The machine then sorts the mats automatically back to their correct channels in the 'magazine'. Each magazine carries a complete 'fount' [ font in US ] of mats of one size of one typeface. There may be up to 1200 mats in a fount.
The output of the Linotype is a column of lines, which although more convenient to handle, are identical in use to a column of hand-set type.
Click here for more pix on the Linotype System.
The Melbourne Museum of Printing has one of the most comprehensive collections of print-related machinery, equipment, artefacts and documents in the world.
Unfortunately, unlike most other such museums, it has to pay rent for its premises and receives no assistance from government or industry towards these costs. The Museum was closed from 1998 to 2003 and had no revenue but still had to pay the storage and transport costs.
There is a substantial shortfall in revenue since the closure and reopening, and this is being made up by a small number of dedicated individuals borrowing (probably more than they can afford) to prevent loss of the collection.
The present museum site is too small to accommodate all the classes and other visitors and the off-site storage is very large and spread over a number of nearby sites.
WHAT'S IN THE COLLECTION ?
The collection of artefacts and documents is the repository for the only substantial body of work of the printing industry of the twentieth century in the world. These chronicle the day-to-day work of several dozen printeries in the last decades of letterpress and the first decades of offset lithography.
It contains tens of thousands of standing typesettings which are jobs set up in type and not broken up after printing. These represent the work of hundreds of craftsmen and reflect the business of thousands of print customers, mainly businesses that closed decades ago.
It contains tens of thousands of engravings, which are the drawings and photographs, converted to letterpress format as blocks, that were used to illustrate all manner of documents.
It contains thousands of artwork, negatives and plates, which are the vehicles of printing jobs under the 'new' system of printing which ousted letterpress in the decades from 1950 onwards.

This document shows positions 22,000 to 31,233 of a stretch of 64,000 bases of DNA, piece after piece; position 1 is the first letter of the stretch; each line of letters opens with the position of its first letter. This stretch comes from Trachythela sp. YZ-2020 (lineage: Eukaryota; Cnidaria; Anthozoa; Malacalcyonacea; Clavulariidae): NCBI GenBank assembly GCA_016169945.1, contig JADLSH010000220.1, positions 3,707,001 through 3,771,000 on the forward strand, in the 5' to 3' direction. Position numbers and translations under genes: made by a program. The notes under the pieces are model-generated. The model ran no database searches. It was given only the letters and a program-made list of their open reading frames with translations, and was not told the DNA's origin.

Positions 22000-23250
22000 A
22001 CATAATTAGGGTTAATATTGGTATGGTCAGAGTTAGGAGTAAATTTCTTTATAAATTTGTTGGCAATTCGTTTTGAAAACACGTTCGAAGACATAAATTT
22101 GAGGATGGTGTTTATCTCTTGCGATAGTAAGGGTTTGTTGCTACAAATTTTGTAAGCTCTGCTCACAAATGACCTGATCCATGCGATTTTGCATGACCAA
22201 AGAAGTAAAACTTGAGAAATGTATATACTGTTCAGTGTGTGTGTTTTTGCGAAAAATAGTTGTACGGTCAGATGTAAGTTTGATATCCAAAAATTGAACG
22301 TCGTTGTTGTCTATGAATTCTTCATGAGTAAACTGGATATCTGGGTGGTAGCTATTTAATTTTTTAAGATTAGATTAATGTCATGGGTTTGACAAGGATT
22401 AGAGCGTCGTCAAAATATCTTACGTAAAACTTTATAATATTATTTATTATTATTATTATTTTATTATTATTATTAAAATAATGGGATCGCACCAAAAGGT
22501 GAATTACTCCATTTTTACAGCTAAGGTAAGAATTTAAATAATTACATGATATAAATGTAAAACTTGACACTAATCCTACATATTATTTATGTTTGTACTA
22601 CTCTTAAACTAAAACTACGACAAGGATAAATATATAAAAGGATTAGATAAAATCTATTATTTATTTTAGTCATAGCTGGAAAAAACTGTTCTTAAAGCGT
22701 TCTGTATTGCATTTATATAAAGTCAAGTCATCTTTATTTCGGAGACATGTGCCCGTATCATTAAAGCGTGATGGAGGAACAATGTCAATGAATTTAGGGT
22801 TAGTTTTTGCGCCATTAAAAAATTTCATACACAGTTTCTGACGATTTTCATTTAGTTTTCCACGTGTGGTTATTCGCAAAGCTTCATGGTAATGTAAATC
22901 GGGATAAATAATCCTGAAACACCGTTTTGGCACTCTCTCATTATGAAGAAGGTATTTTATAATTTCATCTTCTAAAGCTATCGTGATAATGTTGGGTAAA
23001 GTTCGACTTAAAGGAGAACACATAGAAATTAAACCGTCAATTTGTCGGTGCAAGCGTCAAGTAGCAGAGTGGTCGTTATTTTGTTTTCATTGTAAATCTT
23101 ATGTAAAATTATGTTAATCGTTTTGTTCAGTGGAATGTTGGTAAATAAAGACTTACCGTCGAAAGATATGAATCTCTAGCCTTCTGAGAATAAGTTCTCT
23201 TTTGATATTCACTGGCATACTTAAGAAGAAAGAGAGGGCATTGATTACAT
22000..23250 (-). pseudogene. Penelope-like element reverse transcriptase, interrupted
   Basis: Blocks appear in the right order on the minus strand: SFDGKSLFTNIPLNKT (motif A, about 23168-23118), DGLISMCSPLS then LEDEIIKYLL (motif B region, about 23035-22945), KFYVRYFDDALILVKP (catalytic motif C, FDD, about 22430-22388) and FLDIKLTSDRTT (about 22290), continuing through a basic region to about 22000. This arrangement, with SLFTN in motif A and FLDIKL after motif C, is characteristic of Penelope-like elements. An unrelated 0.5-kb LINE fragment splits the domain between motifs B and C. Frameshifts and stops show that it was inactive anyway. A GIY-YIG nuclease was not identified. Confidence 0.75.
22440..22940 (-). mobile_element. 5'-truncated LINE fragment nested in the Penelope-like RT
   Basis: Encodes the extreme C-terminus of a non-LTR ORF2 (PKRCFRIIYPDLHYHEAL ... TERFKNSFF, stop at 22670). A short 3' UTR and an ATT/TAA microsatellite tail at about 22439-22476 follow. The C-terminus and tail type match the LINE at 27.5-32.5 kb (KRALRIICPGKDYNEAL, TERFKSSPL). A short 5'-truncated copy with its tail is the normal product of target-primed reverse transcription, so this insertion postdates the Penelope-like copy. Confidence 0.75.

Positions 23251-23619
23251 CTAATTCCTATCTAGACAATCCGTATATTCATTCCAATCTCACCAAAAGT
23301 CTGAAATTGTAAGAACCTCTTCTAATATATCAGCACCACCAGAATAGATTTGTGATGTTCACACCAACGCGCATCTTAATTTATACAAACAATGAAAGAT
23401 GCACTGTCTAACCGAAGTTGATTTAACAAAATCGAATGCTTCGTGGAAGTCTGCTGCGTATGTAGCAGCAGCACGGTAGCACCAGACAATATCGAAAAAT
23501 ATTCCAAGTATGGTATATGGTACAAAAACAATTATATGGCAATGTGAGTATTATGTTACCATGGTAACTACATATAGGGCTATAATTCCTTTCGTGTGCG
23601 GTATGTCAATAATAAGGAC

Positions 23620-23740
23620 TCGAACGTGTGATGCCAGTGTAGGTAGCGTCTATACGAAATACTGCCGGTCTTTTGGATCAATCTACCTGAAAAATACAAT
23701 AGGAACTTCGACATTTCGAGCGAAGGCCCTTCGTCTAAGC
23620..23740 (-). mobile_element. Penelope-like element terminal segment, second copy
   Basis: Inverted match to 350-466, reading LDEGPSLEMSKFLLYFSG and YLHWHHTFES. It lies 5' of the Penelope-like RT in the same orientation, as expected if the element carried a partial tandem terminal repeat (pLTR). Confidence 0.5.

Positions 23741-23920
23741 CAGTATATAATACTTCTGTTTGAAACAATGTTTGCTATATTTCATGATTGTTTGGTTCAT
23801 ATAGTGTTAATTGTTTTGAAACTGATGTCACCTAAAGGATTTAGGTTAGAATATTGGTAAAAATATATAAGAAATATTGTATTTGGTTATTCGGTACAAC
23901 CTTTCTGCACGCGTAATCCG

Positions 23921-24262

It contains thousands of documents that relate to the placing of orders by clients, the costing and progressing of orders and examples of completed work.
The collection of typesetting facilities includes sufficient of many kinds of item to put together a fair representation of the working environment of larger printers and publishers, especially their composing rooms. Again, this is believed to be a unique quality of this Museum.
Click here for more pix on the Museum's Collection.
Although the Museum's main venue is somewhat cramped, it is a lively place. Typesetting is active each open day, by hand and Linotype and other systems as are printing presses for posters, souvenirs, books, even wedding invitations.
Many school teachers and university lecturers bring their classes of students (of graphic design and related subjects) to the Graphic Students' Workshop.
This five-hour workshop enables students who will only ever use computers for their professional work to see what came before and how the principles set down by Gutenberg and others, 500 years ago, still apply.
The Roots of Printing Workshop is offered for PD (professional development) of those in the industries of printing, advertising, publishing, etc. This eight-hour workshop has substantial hands-on content.
Community groups such as Rotary and Probus, retired persons, even a club of car restorers, have enjoyed a group tour.
Due to limitations, the Museum has not widely advertised to the general public but those who find out are nevertheless very welcome.
ARTISTS' ACCESS STUDIO
Those who would like to do some practical printing or just experiment with type and presses are welcomed to this facility.
Museum volunteers do not usually print for visitors or clients, rather the clients are shown how to typeset and print and produce their own work.
Museums of this nature could not function without volunteers. At this stage there are no paid staff.
Click here for more details on the Museum's Activities.
LAURIE DEMONSTRATES THE LINOTYPE WHILE MICHAEL (RIGHT) POINTS OUT THE FEATURES.